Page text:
Traefik is a very interesting tool which I've come across just recently. Originally I was looking to use nginx as a reverse proxy and setup some automation in order to request a certificate from let's encrypt so I could setup my site for https.
Then I found out Traefik could do exactly what I want. This website is in fact being handled with Traefik right now and will request a new cert when it's close to the expiry, but also act as a reverse proxy with very little setup.
So with my setup, I'm using docker containers for my sites. So this will be from that perspective.
To start, I created a docker network which can be used either with single instances or in a swarm and attach containers. This is the command to do that.
docker network create -d overlay --attachable web
After the network is created, let's create a username and password so we can access traefik later on.
htpasswd -nb username securepassword
Be sure to keep the output for now as we will need that for later.
Now let's create a folder to make sure we don't get confused with all this. So create a folder in a path you have permissions and want to continue with this and call it traefik.
mkdir traefik cd traefik
Create two files and we also need to change the permissions of one to make sure we can write the cert information later on when we run traefik.
touch acme.json traefik.toml chmod 600 acme.json
Edit traefik.toml and add the following, but replace the email with your domain email and the user being setup with the secure password you created earlier.
defaultEntryPoints = ["http", "https"] [entryPoints] [entryPoints.dashboard] address = ":8080" [entryPoints.dashboard.auth] [entryPoints.dashboard.auth.basic] users = ["username:securepassword"] [entryPoints.http] address = ":80" [entryPoints.http.redirect] entryPoint = "https" [entryPoints.https] address = ":443" [entryPoints.https.tls] [api] entrypoint="dashboard" [acme] email = "[email protected]" storage = "acme.json" entryPoint = "https" onHostRule = true [acme.httpChallenge] entryPoint = "http" [docker] watch = true
For the next part, you'll need to go to your domain provider and create a new A name value. This is so we can access traefik over a sub domain. For this example we'll use traefik.yourdomain.example. So make sure you add a new A name for the sub domain traefik.
When that's complete, let's run traefik in docker whilst you're in the traefik folder.
docker run -d \ -v /var/run/docker.sock:/var/run/docker.sock \ -v $PWD/traefik.toml:/traefik.toml \ -v $PWD/acme.json:/acme.json \ -p 80:80 \ -p 443:443 \ -l traefik.frontend.rule=Host:traefik.yourdomain.example \ -l traefik.port=8080 \ --network web \ --name traefik \ traefik:1.7.19-alpine
Give it a few minutes and then try accessing traefik by going to the sub domain we created earlier. It should ask you for a username and password. Enter what you put in earlier and it should load.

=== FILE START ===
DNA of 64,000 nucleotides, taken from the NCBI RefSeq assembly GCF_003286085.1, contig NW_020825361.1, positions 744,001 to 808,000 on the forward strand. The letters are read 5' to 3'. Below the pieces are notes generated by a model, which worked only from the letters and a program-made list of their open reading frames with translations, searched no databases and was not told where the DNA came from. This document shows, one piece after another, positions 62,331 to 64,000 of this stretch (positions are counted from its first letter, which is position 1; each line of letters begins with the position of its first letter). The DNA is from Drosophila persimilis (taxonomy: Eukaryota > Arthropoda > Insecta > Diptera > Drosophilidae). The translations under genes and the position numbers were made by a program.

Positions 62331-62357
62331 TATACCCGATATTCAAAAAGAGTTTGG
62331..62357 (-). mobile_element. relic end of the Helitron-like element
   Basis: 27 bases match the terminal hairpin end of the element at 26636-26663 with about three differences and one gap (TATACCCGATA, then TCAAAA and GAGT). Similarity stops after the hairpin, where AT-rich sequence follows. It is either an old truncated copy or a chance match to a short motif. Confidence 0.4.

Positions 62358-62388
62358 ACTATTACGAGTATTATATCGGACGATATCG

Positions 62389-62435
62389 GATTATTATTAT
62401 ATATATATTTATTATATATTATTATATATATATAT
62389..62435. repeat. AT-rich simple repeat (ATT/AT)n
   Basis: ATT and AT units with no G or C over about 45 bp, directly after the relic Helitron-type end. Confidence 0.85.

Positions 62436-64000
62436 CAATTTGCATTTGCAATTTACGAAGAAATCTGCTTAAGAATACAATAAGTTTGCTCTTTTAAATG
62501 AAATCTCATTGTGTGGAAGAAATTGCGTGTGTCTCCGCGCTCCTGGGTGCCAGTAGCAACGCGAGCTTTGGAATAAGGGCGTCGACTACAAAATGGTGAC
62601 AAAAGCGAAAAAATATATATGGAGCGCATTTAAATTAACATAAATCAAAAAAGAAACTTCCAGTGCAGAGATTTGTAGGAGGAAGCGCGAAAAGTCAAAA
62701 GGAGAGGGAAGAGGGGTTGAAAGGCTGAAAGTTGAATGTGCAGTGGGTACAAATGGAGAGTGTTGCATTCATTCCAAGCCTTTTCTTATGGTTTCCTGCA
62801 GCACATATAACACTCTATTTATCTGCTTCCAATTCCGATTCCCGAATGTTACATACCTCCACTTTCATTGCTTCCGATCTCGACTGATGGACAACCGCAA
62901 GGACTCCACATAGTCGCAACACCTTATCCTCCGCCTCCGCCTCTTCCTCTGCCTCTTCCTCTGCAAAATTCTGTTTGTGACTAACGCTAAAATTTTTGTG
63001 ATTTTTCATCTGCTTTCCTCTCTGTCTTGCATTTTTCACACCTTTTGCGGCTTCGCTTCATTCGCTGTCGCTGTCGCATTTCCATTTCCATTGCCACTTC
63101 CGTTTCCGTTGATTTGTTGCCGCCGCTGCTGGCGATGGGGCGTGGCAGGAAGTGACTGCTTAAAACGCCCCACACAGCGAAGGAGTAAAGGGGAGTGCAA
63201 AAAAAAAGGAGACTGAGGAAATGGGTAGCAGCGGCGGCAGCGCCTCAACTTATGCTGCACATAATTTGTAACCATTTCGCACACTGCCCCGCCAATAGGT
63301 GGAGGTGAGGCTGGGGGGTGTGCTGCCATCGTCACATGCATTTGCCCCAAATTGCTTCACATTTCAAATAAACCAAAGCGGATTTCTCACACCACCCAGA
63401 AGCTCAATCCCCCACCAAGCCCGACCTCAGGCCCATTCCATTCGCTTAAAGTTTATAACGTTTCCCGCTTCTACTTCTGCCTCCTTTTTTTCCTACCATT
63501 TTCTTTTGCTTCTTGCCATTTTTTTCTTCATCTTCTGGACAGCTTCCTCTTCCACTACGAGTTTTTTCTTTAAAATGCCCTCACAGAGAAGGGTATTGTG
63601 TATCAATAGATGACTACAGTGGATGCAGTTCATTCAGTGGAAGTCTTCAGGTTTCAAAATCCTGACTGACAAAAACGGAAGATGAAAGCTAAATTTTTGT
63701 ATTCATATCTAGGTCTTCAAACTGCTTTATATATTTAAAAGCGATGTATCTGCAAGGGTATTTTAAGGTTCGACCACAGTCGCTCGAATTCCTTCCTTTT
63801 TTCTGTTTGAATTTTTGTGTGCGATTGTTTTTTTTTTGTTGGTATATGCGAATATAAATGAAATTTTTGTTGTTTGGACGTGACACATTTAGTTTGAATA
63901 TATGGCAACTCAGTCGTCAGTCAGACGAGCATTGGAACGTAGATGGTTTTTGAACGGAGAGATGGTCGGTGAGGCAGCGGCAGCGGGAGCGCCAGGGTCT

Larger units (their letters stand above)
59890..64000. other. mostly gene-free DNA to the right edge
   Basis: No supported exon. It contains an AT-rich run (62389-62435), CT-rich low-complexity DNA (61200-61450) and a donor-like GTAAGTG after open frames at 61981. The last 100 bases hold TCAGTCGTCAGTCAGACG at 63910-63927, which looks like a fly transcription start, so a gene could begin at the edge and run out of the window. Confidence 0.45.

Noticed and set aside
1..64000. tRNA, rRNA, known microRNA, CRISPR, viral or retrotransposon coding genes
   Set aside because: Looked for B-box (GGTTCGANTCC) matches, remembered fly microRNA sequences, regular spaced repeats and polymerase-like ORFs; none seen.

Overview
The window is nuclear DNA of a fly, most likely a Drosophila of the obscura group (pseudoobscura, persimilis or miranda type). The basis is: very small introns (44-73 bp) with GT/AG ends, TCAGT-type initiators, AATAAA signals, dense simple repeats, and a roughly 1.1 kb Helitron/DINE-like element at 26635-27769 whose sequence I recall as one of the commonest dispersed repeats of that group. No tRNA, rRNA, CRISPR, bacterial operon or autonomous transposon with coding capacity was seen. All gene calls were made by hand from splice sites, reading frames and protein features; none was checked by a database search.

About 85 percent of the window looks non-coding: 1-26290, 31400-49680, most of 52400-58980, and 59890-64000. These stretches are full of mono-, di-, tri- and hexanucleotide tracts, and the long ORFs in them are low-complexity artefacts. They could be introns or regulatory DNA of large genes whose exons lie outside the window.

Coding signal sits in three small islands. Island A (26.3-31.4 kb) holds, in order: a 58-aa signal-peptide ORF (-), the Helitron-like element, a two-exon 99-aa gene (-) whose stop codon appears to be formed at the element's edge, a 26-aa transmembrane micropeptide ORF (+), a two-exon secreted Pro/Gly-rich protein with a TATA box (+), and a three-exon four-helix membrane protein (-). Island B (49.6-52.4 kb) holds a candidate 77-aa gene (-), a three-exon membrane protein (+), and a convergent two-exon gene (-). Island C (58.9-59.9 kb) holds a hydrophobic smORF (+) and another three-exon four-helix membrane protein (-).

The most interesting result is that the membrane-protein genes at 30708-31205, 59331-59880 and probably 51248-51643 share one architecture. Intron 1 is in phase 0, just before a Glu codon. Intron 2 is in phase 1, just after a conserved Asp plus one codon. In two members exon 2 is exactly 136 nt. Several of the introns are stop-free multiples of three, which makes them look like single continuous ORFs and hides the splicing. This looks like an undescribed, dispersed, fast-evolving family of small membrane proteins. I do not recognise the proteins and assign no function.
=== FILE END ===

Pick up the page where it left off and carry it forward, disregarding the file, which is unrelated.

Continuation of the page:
Next step is to setup our containers with traefik as a reverse proxy. To do this, look at the example below and we will go through it.
version: '3.1' services: ghost: image: ghost:3.0.3-alpine depends_on: - db environment: # see https://docs.ghost.org/docs/config#section-running-ghost-with-config-env-variables database__client: mysql database__connection__host: db database__connection__user: root database__connection__password: example database__connection__database: ghost labels: - traefik.backend=ghost - traefik.frontend.rule=Host:yourdomain.example - traefik.docker.network=web - traefik.port=2368 networks: - web - internal db: image: mysql:5.7 volumes: - ghost_data:/var/lib/mysql environment: MYSQL_ROOT_PASSWORD: example networks: - internal labels: - traefik.enable=false networks: web: external: true internal: external: false volumes: ghost_data:
So what's going on here? Let me explain some of the not so obvious parts.
In the following:
labels: - traefik.backend=ghost - traefik.frontend.rule=Host:yourdomain.example - traefik.docker.network=web - traefik.port=2368 networks: - web - internal
What we are doing here is setting a bunch of labels for traefik to interpret.
We're setting the backend to look for the service called ghost. We set the frontend to be the domain we have purchased. We set the docker network to web as traefik to monitoring that network and we set it to port 2368 as that is the port exposed by default for ghost.
We then set this container to attach to web and internal. The reason for this is everything on the web network will be on the frontend and so long as we provide a sub domain and set the same kind of labels as we did for ghost, we should be able to access it through traefik. We also attach internal which is the backend and we add any services we don't want access via the reverse proxy.
For the db we have:
networks: - internal labels: - traefik.enable=false
All we're doing here is setting the db to work on the internal network so it can communicate with ghost and making sure traefik doesn't monitor this container by setting traefik to false.
And the last part is adding the networks:
networks: web: external: true internal: external: false
So all we're doing here is adding the web network we created earlier so the containers can attached to the pre existing network and communicate with traefik.
If you run docker-compose on this file everything should start going. I haven't talked much about let's encrypt because when you bring up the containers, check the acme.json file and you'll most likely see the certs setup. This is because of the http challenge which was setup in the first config file. It's that easy. Now traefik will be used as a reverse proxy and request new certs close to expiry.